Innovation: the Trick is Managing the Pain

Written by Sean Murphy. Posted in 3 Early Customer Stage, 4 Finding your Niche, Customer Development, skmurphy

Any innovation effort is a painful struggle punctuated by false starts and dead ends. Your efforts are met with lack of interest even when a basic invention is working and active resistance when it starts to replace the tried and true. Like any childbirth the trick is managing the pain long enough to deliver.

CNSV Recognized by IEEE as an Outstanding Chapter

Written by Sean Murphy. Posted in Silicon Valley, skmurphy

The Consultants Network of Silicon Valley (CNSV) was recognized by IEEE Region 6 in 2015 for its outstanding achievements in promoting members’ skills and providing educational opportunities for Silicon Valley. The award reads:

IEEE Region 6 Outstanding Chapter  presented to

Consultants Network of Silicon Valley

For creating a network to promote the skills of its consultants, fostering collaboration among its members, creating alliances with other IEEE chapters, and providing educational opportunities for Silicon Valley.

Your Startup Never Gets Any Easier

Written by Sean Murphy. Posted in 2 Open for Business Stage, Rules of Thumb, skmurphy

When I first went to work for Monolithic Memories my boss, Ivan Pesic, told me, “It will be rough for the next two months and then it will get easier.” He was still telling the team that a year later when someone else offered that advice during a problem solving session and we all broke out laughing because we realized it was never going to get easier. We kept working on harder problems. Ivan went on to found Silvaco and despite a few legal setbacks built a company that has endured more than three decades.

The Uncanny Valley of Email Automation

Written by Sean Murphy. Posted in 2 Open for Business Stage, 3 Early Customer Stage, 4 Finding your Niche, Consulting Business, Customer Development, Sales, skmurphy

Trust is built over repeated interactions between people. If your business requires long term relationships then you have to make sure that investments in automation are not deployed in a way that undercut your ability to have real conversations. Unfortunately, some uses of email automation tools are pushing sales conversations into the “Uncanny Valley” because they strive to simulate–but miss–a genuine personalized touch.

Q: How Do I Interest People In My Product?

Written by Sean Murphy. Posted in 1 Idea Stage, 2 Open for Business Stage, 3 Early Customer Stage, checklist, skmurphy

Q: We have a product for bloggers but I am having a lot of trouble getting leads. I have met bloggers from popular media companies at events, I have cold called them, e-mailed them, and e-mailed to on-line groups that I am a member of. None of this has worked. How do I interest people in my product?

I have a couple of suggestions:

Lee Kuan Yew 1923-2015

Written by Sean Murphy. Posted in Quotes, Silicon Valley, skmurphy

Lee Kuan Yew (16 September 1923 – 23 March 2015) governed Singapore as its first Prime Minister from 1959 to 1990. He shepherded the transformation of a small island economy into a first world technology leader.

Here are some excerpts from “The Wit and Wisdom of Lee Kuan Yew” published in 2013, a collection of quotes curated from public sources. I have added some commentary after each related to entrepreneurship.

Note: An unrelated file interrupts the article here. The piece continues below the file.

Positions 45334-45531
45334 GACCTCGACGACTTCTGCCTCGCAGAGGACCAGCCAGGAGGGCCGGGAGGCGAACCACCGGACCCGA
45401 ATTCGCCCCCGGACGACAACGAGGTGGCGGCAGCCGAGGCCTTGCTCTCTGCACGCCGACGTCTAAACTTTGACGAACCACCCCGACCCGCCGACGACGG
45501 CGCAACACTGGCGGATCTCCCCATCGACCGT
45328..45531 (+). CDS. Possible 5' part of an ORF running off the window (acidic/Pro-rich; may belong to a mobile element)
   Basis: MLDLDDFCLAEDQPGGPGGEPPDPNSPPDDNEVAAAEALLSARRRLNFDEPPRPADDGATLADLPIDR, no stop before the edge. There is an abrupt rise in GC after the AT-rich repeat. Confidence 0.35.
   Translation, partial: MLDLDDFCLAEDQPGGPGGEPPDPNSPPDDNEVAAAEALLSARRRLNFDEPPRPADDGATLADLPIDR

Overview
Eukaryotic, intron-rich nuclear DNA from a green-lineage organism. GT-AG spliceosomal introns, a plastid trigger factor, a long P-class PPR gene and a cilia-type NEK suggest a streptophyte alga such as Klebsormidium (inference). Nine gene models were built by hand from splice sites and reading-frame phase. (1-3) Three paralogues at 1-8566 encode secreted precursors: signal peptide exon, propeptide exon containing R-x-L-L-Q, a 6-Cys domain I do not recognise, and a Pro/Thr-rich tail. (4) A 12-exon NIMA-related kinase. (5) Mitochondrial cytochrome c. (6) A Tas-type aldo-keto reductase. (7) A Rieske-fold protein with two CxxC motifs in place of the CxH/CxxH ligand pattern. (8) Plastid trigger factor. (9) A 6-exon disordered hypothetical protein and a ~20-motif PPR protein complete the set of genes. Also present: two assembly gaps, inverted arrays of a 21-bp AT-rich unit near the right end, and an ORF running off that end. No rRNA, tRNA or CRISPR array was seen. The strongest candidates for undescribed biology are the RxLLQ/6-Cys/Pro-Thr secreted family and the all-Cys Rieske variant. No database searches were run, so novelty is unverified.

Simon Sinek: Put People First

Written by Sean Murphy. Posted in Rules of Thumb, skmurphy

Simon Sinek earned a BA degree in cultural anthropology from Brandeis University; he attended City University in London with the intention of becoming a barrister, but left law school to go into advertising. He was interviewed in August of 2014 by John Wall on the RoninMarketeer site in connection with the launch of his second book “Leaders Eat Last.” Here are some excerpts that highlight his insights about why leaders and advertisers should put people first.

Simon Sinek: Why Leaders Eat Last

Written by Sean Murphy. Posted in 5 Scaling Up Stage, skmurphy, Video

I remember first learning the principle “leaders eat last” from John K. Russell, an advisor on a summer Presbyterian workcamp in Westpoint Mississippi. He had been an officer in the Army and talked about how the officers had nicer silverware and napkins but it was the same food and they ate after the enlisted men. Simon Sinek uses that principle as a point of departure–leadership as a combination of higher status and service. His description of leadership reminded of Goethe’s maxim “A man is really alive only when he delights in the good-will of others.”

Here are some of my key take-aways from this talk:

Entrepreneurs Exploit Errors in Conventional Wisdom

Written by Sean Murphy. Posted in Rules of Thumb, skmurphy

Four excerpts on how entrepreneurs exploit errors in conventional wisdom. The first two are from a Feb-8-2001 public forum that was part of BusinessWeek’s “Captains of Industry” series, where Oracle Corp. CEO Lawrence J. Ellison sat down with Editor-in-Chief Stephen B. Shepard. The last two are from Peter Thiel’s CS183 class lecture on secrets.

A Repository For Dreams

Written by Sean Murphy. Posted in skmurphy

I really like this 2013 passage by Patrick Brady from his “Enter the Deuce Series” that addresses his desire to make his son a repository for dreams. It offers useful insights for both parents and entrepreneurs. I cut it from  my “If you are cycling through chaos keep pedaling” post but I liked it so much I wanted to blog about it separately and expand on how to apply it as a parent and/or an entrepreneur.

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